Photograph via snooOG

Paleoanthropology (paleontology + physical anthropology) is the study of ancient humans as found in fossil hominid evidence such as petrifacted bones and footprints.

Paleoanthropology (paleontology + physical anthropology) is the study of ancient humans as found in fossil hominid evidence such as petrifacted bones and footprints.

A paleoanthropologist's blog: http://johnhawks.net/weblog

Remember to check out the main anthropology subreddit: /r/anthropology

Also, /r/HistoryNetwork, /r/Zooarchaeology


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Movie recommendation

Raiders of the lost Ark and Stargate are silly movies (from a science point of view) but hugely enjoyable for the Archeology and Egyptology fans. Are there any movies other than La Guerre du Feu that Anthropology fans enjoy?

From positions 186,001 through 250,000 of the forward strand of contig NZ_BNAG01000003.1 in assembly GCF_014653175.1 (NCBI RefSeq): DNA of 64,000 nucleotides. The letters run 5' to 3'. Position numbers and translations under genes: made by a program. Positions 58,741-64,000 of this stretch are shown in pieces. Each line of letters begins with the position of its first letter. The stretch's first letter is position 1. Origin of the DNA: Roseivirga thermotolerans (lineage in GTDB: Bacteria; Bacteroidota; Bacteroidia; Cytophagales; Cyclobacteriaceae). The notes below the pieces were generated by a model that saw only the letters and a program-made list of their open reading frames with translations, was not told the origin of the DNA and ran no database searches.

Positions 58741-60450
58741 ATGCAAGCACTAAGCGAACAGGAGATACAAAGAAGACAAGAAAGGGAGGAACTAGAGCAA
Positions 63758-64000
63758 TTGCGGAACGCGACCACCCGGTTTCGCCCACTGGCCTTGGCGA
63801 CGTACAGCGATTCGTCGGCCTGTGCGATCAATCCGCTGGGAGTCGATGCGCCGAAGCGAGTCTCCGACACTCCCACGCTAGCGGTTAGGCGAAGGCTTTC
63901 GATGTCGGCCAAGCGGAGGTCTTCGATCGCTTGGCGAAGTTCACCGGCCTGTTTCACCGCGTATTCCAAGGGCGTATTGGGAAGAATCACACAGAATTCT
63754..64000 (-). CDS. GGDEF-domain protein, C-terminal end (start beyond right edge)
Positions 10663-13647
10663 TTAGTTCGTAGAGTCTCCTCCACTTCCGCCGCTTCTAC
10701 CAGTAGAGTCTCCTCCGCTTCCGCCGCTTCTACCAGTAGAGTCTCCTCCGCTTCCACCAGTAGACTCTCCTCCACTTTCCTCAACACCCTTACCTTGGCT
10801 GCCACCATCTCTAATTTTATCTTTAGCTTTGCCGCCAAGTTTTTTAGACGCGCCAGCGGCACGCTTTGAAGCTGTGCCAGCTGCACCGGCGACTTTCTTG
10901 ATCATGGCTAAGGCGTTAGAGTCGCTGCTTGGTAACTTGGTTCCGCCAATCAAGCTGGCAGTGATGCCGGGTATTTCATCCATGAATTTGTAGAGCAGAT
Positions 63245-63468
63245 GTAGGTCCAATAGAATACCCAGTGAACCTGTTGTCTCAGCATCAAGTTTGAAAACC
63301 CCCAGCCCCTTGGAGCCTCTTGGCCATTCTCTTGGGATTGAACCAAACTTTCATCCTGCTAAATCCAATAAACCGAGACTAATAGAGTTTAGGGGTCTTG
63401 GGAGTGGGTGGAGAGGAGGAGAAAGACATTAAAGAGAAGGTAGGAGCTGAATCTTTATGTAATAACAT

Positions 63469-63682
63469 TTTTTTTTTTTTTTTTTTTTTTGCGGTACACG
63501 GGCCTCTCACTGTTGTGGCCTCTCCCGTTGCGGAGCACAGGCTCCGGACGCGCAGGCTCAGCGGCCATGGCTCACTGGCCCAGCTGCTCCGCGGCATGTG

08:16 UTC

06:29 UTC


Where to access course material for self-learning

Thank you mods for approving me to post. How can I get access to the course material, book lists, research, etc that someone would study doing a course with a focus on paleoanthropology?

I want to learn just for the fun of learning itself, I have a degree and established career in an entirely different area and have no want to switch what I do for my day job. So far the resources I have found have been priced with the expectation that the person accessing the material wants a degree or some form of validation to prove they have gained that knowledge to go to a employer etc.

To answer a question I can see coming - I understand that there is prerequisite subject material that I would also have to study in order to get foundations before I get into the juicy material, and I'm excited about reading those texts as well.

If anyone has recommendations on where to get course guides, text book lists, etc that would help me on this journey I really would appreciate the help. Even if you have a recommendation that you worry is not too helpful, please feel free to comment. I can put it on the list as I will exhaust my options until the next fancy takes my attention in probably about 5 or so years time. Normally I hyper focus on an interest for a decade before fully moving on.